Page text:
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A plane drops a missile

  1. Oct 7, 2015 #1
    1. The problem statement, all variables and given/known data
    a plane, traveling at 200 m/s in the X direction, drops a missile which has a constant acceleration of 7 m/s^2 at an angle 10 degrees below horizontal. If the plane is 1250 m high when it fires, how far (in the x direction) from where it was fired will the missile come down?

    2. Relevant equations
    ?

    3. The attempt at a solution
    I have absolutely no idea how to start this problem... could I possibly break the 7m/s^2 into y and x components using cosine, sine and the angle of 350 (10 degrees below the horizontal)?
     
  2. jcsd
  3. Oct 7, 2015 #2

    Bystander

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    Sounds like a start.
     
  4. Oct 7, 2015 #3

    okay...well how can I possibly keep going after that?
     
  5. Oct 7, 2015 #4

    phinds

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    How about if you go that far and see if anything occurs to you.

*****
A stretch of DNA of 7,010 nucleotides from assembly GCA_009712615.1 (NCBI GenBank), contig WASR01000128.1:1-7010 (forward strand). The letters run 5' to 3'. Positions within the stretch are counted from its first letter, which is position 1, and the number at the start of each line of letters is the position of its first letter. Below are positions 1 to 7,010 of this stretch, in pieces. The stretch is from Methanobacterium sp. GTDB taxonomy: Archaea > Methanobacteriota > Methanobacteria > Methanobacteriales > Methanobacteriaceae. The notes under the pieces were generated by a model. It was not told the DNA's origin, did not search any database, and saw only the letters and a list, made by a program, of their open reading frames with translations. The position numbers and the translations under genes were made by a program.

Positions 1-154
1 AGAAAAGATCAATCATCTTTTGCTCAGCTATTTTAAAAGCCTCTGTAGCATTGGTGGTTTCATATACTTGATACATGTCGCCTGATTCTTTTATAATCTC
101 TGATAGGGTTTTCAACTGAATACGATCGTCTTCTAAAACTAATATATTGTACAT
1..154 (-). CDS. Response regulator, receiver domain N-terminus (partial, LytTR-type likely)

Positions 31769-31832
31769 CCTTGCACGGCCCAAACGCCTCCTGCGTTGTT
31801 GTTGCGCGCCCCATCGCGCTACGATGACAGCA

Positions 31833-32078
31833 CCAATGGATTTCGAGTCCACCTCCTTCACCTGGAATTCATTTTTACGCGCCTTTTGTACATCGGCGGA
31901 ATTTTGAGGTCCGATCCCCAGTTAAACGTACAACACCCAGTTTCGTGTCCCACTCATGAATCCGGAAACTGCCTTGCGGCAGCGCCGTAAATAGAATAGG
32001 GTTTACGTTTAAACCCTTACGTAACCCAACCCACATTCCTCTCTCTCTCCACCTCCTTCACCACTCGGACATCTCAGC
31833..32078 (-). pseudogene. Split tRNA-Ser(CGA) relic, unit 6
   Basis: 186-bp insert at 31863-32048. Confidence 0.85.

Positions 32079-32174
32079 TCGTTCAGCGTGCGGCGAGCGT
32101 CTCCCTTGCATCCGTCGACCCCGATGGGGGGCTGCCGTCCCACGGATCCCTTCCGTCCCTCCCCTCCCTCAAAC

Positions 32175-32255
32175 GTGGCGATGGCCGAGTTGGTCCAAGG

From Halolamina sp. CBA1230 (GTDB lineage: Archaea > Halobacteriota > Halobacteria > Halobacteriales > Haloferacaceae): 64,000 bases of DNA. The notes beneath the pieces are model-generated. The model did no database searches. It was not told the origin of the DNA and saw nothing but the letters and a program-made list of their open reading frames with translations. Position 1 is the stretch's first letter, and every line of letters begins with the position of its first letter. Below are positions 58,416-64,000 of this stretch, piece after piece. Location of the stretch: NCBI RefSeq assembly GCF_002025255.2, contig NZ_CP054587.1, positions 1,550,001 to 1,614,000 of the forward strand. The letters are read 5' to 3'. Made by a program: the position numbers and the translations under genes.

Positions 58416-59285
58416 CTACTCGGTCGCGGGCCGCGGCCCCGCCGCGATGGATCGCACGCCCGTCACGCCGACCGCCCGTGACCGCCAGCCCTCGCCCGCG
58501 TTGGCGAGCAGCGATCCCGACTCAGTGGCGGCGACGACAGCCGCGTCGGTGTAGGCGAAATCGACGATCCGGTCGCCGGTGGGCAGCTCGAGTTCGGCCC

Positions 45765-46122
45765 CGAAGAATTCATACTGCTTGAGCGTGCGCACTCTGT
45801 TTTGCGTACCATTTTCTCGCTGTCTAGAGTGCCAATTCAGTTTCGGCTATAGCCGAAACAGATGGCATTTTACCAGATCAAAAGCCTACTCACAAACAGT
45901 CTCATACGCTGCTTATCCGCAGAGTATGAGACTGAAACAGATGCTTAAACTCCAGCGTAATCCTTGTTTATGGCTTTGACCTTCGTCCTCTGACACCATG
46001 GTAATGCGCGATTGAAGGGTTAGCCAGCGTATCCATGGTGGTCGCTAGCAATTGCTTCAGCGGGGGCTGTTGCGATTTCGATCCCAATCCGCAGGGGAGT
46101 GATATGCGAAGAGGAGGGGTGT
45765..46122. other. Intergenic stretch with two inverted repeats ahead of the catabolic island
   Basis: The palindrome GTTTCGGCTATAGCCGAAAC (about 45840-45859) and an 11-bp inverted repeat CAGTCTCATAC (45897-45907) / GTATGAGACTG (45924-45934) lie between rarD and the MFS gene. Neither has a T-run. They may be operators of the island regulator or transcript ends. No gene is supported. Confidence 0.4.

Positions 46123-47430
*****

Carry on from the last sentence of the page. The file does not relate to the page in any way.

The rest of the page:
6. Oct 7, 2015 #5

    okay so I'm very much so struggling with this problem, but I tried to solve for the time when the missile will hit the ground

    Δy=Voy(t) + ½ ay(t)2 → -1250= 0 (t) +½ (-1.2155) (t)2→ t= 45.35 seconds

    is that correct so far?
     
  7. Oct 7, 2015 #6

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    Looks about right --- haven't got my calculator to check for dotting "i's" and crossing of "t's" as far as sin(10°), but definitely the correct ballpark and handling of the numbers. Please continue.
     
  8. Oct 7, 2015 #7

    after that, I plugged t into the equation Vfx= Vox +ax(t) → Vfx= 200+(6.894)(45.35) → and got 512.643 m/s for Vfx. I then multiplied the final velocity by the time (45.35 seconds) to get the Δx, which is 23248.3555 m . Is that correct?
     
  9. Oct 7, 2015 #8

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    That non-zero initial velocity tripped you up. How far does the missile travel if the initial velocity is zero? You did fine with the y-component.
     
  10. Oct 8, 2015 #9
    so should it just be (6.894)*(45.35) then? With that I get an initial of 312.643 and then multiplied by time I get 14178.3555 m
     
  11. Oct 8, 2015 #10

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    You used "d = (1/2)at2" for the y-component. I told you that was correct.
     
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